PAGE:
Vacation notes (3 of N)

  • May 24: Memorial day weekend is in full swing and there are idiots everywhere.  I swear that the older I get, the more I sympathize with my father’s dislike of crowds.  We braved a bit of the crowd (keeping in mind that we’re already in the least crowded part of the park) and went up to Floating Island Lake to see if the sandhill cranes were nesting.  When we got there, a coyote was crossing behind the lake and the cranes, who were on the shore at the time, were putting on quite a display: loud squawks (or whatever noise cranes make), spread wings, raised heads, etc.  Basically, everything a crane can do to tell a coyote to go away… which he did.  There weren’t any eggs in the nest yet, so we left and decided to get away from everybody by hiking the Lamar Trail.  That was a very nice hike, we only saw one other group of people, but we did see many hawks and bluebirds.  We got down to Cache Creek and stayed for a while.  The rain didn’t start until we were a mile and a half down the trail home.  That would be great, except that it left us another 2 miles back.  We did have rain gear, but it isn’t very good and doesn’t breathe well, so we didn’t put it on.  Between the lack of rain gear and my putting my hat on the camera, we arrived back to the car tired and soaked, but happy.  A wet day of hiking is still better than crowds.


  • May 25: Memorial Day itself.  There’s no way I’m going anywhere potentially crowded.  We did decide to do a few short hikes to get some pictures.  I went a short distance down the Lamar Trail to get some shots from the foot bridge.  We drove up to Tower Falls (saw a fox on the drive up there).  Unfortunately, the trail down to the base of the falls is still closed, as it has been for 5 years now.  You can hike down a half mile, but there’s not much to see.  That’s a bit of a shame, since Tower Falls is one of the nicer falls in the park.  Warning: don’t try this, it’s dangerous. So, getting fed up with the closure, I slipped over the barrier when no one was looking (for the record, this doesn’t appear to be illegal, just dumb) and hike the last tenth of a mile to the base.  FWIW, I can see why the trail is closed.  There are places where the trail is only 6 – 8″ wide (on one side of the mountain road there was a mountain, and on the other side there was nothin’ – there was a cliff in the air) and other places where there were trees down across what was left of the trail.  That said, it was definitely worth it to see the base of the falls again.  After that, we hiked up to Lost Creek Falls (behind Roosevelt Lodge).  On the way back to the cabin, we stopped by Baronette Peak and spotted a few mountain goats.  That evening, we went out into the park and saw two wolves in the valley.  We must have watched them for over an hour – there was a great deal of very dog-like behavior.  The subordinate licking the dominant one’s mouth.  The dominant one standing over the subordinate, etc.  We found it very interesting to watch – as did a coyote that was following the wolves in order to see when it would be safe to feed off of a nearby kill.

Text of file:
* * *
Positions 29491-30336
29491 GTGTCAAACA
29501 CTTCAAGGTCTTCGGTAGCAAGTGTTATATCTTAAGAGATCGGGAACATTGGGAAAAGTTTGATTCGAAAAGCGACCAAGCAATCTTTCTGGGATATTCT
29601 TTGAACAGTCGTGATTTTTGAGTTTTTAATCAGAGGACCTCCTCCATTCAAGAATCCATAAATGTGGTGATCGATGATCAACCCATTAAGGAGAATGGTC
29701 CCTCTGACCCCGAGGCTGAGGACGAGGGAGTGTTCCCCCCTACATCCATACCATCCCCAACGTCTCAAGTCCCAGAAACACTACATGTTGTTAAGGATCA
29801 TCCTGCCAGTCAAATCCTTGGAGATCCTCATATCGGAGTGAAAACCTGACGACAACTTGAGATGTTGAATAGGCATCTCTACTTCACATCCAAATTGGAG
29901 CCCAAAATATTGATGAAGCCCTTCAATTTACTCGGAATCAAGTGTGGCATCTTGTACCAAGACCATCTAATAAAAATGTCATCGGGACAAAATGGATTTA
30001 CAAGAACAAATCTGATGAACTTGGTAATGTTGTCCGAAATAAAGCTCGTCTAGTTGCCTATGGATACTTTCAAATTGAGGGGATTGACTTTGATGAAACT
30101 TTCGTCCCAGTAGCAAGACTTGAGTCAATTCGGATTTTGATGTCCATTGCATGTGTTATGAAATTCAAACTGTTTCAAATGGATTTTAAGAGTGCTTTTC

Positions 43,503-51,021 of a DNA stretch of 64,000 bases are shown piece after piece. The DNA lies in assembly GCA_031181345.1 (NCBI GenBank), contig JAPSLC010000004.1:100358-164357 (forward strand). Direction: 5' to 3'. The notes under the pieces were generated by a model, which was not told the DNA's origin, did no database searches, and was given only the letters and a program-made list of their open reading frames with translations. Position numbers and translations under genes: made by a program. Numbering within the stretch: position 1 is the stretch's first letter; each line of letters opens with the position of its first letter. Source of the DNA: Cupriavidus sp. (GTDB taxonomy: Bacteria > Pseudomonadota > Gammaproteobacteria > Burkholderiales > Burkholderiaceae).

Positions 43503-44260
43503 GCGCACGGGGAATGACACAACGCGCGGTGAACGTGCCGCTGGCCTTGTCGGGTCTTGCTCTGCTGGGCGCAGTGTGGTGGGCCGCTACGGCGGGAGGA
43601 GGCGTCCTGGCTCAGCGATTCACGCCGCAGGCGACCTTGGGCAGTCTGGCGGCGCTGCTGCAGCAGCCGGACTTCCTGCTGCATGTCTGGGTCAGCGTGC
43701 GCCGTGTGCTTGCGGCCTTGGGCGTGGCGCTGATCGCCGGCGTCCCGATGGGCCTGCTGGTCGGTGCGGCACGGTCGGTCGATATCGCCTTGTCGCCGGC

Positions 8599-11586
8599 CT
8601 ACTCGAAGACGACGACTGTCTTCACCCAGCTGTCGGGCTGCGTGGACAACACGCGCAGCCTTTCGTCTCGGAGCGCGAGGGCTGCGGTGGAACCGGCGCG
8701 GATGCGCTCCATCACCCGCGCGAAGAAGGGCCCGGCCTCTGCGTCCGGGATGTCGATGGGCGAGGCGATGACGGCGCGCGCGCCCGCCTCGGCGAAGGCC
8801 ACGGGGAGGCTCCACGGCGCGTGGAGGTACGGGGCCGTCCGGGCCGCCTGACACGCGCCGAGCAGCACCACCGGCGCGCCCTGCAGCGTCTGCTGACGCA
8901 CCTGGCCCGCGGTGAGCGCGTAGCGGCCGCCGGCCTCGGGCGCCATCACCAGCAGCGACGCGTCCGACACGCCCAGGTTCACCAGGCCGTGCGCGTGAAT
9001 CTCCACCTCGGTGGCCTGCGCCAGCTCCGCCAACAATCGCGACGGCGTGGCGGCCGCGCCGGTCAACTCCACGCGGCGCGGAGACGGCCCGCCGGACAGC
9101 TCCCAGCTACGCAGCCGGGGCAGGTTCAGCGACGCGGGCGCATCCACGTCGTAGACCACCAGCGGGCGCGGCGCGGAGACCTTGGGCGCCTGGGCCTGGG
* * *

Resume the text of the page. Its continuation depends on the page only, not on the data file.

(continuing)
• May 26: It’s the day after Memorial Day… should be safe to go to Mammoth, right?  Nope, trick question.  There are always crowds at Mammoth.  On the drive up, we ran across a fairly large bear-jam, so we found a place to pull off in order to see what the fuss was about.  Turned out to be a young grizzly, maybe 40 yards from the road.  He had been bathing (missed that) and was climbing on a rock to dry a bit.  We stayed for a while, until the rangers had everyone leave since this bear had charged someone the other day.  Mammoth seemed dry.  More accurately, the water continually moves and has been moving away from the standard board walk areas for years now.  While we were looking at one of the features, we saw some college student reach into his pocket and when he pulled his hand out, his keys went flying onto the thermal ground where he had to retrieve it.  Probably my biggest impression from Mammoth was that it reminds me of one of the central themes from Gulliver’s Travels, that humans are comical when viewed from afar and grotesque when viewed up close.  Both aspects were on display at Mammoth (and in fairness, pretty much anywhere that people gather in numbers).  On the drive back, we watched a wolf crossing the road behind us.  Nothing too exciting that evening, a bear and two (though I only saw one) cubs.


  • May 27: We went out and hiked Garnet Hill today.  There wasn’t too much wildlife.  We did see a day old wolf kill at the start of the trail, but there were only ravens on it.  We saw lots of marmots, as always.  Overall, the hike took longer than it should have.  We’ll need to allocate more time next year.  That evening, we saw a moose and her newborn (that day?) calf across from Trout Lake.  People believe that the moose was attacked by wolves (or bear) and then had the calf shortly thereafter.  The calf was fine, but the moose was a bit torn up, we hoped they would make it.  In the valley we watched a grizzly for a while.  It seemed that he was limping.  We ran into a griz researcher who confirmed that the bear was injured.  The researcher had a baited trap on the south side of the valley.  He hoped that the bear would follow that so that they could provide some help.


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